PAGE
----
So I was delirious when I woke up this morning when it was time for Catherine to drive us 45 minutes to the Kennedy Space Center. Which is pretty much why we have Florida, to me, that and the oranges. I resumed my navigational duties in the shotgun seat of the PT Cruiser but was rocking a blindfold-type mask and giving her directions not unlike Matt Murdock or a Jedi, I couldn’t decide. But I was always right. Then I passed out. Woke up in the parking lot of K-damn-SC, the place where most of the Apollo missions were launched, and Shepherd and Glenn, I think. I could feel the residual ignitions accumulated and resonant in the place, didn’t even think about being tired until hours and hundreds of facts later.
We paid for the most serious tour, the one that gets you closest to the launch pad. It didn’t leave until 12:50 and an IMAX flick started at 11, solid entertainment, narrated by Tom Hanks, 40 minutes of 3D images of moonwalking. Actual moonwalking, I wish it could go without saying. I kept wanting it to turn into fiction, though, a great tentacled thing of a color we’d never seen before to leap out from behind a dune and come for one of the astronauts who’d ventured too far from the LZ. Bill Paxton and Morgan Freeman and a bunch of Apollo astronauts pitched in on narration. Then we went and did a ride based on the sim the astronauts use to test. It was all right. We were definitely pushing more G’s during liftoff but it was surprisingly not as much fun as the one at Epcot. Caught a quick bite at the Orbit Food Court and it was time for our bus tour, which was an hour and a half and took us as close as it was possible to get without security clearance to Launch Pad A, which had the orbiter Atlantis sitting on it already connected to the booster rockets and external fuel tank. They keep the liquid nitrogen in that tank at 498 degrees below and the liquid hydrogen at 234 below. It’s launching Friday, shame to be here so close and miss it. The tour dropped us off at the Apollo/Saturn V center where they had an actual Saturn V rocket, the length of two Statues of Liberty, suspended from the ceiling. It was incredible, just the size of the engines. Then we got to see actual modules of the International Space Station (ISS) that were being inspected before going up, which was quite cool. By now, we were pretty much past fried but had only a little bit more to go. We watched the other IMAX movie, a 45 min piece all about the ISS which might have been the most fascinating thing of the day, just a documentary on how all the nations, particularly us and the Russians, were coming together to, over the course of thirty-odd missions, assemble this modular permanent orbiting facility for research that will accomplish things in zero gravity that can’t be done here; what they’ve already learned from crystal structure growth has implications for cancer research, apparently. Wild stuff. During this one shot of the station orbiting, this almost fully formed idea for a book roared up out of the blue and smacked my mind.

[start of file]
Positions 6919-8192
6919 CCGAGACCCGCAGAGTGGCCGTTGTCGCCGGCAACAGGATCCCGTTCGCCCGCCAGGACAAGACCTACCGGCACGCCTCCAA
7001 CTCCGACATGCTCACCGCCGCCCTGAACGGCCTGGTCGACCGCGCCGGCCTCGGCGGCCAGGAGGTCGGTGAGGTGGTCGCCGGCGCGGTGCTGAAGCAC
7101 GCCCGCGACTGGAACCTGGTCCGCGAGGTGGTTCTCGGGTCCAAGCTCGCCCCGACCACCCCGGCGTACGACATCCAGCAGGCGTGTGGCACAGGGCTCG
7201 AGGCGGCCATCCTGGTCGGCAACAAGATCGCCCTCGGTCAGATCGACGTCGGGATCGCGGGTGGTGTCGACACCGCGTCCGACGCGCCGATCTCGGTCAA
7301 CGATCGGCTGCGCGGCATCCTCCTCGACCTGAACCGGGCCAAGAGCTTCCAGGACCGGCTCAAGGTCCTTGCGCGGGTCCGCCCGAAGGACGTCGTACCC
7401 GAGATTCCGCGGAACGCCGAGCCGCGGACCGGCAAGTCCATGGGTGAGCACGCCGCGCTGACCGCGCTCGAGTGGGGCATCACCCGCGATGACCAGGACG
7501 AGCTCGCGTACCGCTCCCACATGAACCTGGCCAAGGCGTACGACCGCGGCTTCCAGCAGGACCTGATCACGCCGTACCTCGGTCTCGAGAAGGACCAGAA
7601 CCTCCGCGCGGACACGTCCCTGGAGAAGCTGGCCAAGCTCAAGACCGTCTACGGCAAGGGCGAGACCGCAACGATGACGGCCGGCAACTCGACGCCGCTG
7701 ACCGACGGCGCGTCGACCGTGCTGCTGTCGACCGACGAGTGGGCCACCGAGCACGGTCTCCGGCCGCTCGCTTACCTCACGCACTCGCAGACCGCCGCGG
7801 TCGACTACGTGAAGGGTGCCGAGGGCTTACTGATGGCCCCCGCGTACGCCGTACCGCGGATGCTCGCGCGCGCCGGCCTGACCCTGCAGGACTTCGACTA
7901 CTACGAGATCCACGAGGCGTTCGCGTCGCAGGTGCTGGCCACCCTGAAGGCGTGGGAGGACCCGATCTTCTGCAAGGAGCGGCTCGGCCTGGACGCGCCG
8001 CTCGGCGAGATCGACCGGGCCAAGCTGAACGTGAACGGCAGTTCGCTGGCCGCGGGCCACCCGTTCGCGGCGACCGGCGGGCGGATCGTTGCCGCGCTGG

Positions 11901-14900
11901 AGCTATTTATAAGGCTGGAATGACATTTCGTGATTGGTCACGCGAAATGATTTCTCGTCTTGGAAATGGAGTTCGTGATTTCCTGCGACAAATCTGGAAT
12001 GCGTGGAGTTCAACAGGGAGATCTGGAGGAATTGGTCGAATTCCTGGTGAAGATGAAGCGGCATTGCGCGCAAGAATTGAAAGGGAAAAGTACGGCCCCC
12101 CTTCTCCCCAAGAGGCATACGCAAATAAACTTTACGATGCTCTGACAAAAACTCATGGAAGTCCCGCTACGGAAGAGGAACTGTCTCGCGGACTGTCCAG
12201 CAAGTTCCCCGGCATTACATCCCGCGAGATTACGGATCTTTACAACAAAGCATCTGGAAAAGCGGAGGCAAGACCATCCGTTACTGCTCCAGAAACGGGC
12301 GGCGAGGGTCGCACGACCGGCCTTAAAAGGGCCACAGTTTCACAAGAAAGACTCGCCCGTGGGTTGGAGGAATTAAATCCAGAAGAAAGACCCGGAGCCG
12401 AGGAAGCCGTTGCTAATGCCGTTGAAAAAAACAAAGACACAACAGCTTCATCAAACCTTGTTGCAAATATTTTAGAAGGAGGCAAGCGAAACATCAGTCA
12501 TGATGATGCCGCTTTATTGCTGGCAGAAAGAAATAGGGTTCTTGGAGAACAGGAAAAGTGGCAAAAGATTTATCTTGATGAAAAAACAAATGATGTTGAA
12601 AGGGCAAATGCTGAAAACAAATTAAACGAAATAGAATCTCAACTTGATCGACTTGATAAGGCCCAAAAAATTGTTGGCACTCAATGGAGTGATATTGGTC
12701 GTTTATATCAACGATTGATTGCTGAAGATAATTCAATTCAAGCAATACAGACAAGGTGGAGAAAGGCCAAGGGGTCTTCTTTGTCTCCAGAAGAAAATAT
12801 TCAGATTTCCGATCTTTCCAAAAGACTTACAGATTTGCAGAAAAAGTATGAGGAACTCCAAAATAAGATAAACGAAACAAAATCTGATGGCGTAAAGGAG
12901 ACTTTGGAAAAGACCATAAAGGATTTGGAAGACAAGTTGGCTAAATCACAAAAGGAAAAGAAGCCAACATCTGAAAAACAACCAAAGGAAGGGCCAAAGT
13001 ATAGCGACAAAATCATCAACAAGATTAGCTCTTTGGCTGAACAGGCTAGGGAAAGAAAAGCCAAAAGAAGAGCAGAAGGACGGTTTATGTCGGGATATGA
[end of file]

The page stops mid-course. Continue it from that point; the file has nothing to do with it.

The place closed at six and we still had ten minutes left for the Rocket Garden, one of the coolest phrases I’ve ever encountered (granted I’d pretty much say the same thing about any “rocket _________”). Six classic models pointed straight up and one on its side. It was amazing to walk between them, reading about what they’d done.
Cocoa Beach was twenty minutes away. We changed into swimsuits and played in the warm tide of the Atlantic as it came in and washed back out. I bobbed there in it for a few minutes and decided I should write a book about surfing, mix the traditional Zen up with fractals maybe, then remembered that new David Milch series is starting next Sunday and got excited all over again.
On the way back to the car, I saw the phrase MR DUMPSTER WANTS YOUR TRASH stenciled on a wall next to no sort of trash receptacle at all. It seemed ominous, like the germ of a children’s story.
We drove back into Orlando and didn’t eat until 10:30, but it was a hell of a meal when we did. Then I stayed up until 3, writing all of this.